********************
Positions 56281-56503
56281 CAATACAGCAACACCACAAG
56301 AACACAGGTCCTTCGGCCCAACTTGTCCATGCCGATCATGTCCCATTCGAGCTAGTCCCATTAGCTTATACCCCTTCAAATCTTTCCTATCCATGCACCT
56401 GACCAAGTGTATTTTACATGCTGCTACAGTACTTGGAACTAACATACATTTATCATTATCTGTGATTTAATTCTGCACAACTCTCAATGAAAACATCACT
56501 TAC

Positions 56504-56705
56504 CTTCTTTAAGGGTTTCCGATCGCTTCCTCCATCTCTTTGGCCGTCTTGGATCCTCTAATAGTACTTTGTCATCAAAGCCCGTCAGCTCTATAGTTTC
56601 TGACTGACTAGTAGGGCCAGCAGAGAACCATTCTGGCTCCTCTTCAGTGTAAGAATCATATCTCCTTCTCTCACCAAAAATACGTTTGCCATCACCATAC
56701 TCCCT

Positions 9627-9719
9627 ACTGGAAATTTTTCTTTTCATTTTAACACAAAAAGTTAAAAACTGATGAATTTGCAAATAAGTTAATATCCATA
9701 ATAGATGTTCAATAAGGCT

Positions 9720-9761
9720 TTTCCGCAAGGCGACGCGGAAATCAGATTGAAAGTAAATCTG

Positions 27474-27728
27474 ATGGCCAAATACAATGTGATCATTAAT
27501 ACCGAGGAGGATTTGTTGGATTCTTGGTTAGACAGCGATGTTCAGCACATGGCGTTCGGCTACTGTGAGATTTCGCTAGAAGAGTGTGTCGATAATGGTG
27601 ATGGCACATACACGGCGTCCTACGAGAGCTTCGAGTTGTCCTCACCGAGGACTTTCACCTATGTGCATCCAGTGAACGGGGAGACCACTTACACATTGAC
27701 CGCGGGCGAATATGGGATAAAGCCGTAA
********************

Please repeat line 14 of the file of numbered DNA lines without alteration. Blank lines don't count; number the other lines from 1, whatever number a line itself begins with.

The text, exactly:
9720 TTTCCGCAAGGCGACGCGGAAATCAGATTGAAAGTAAATCTG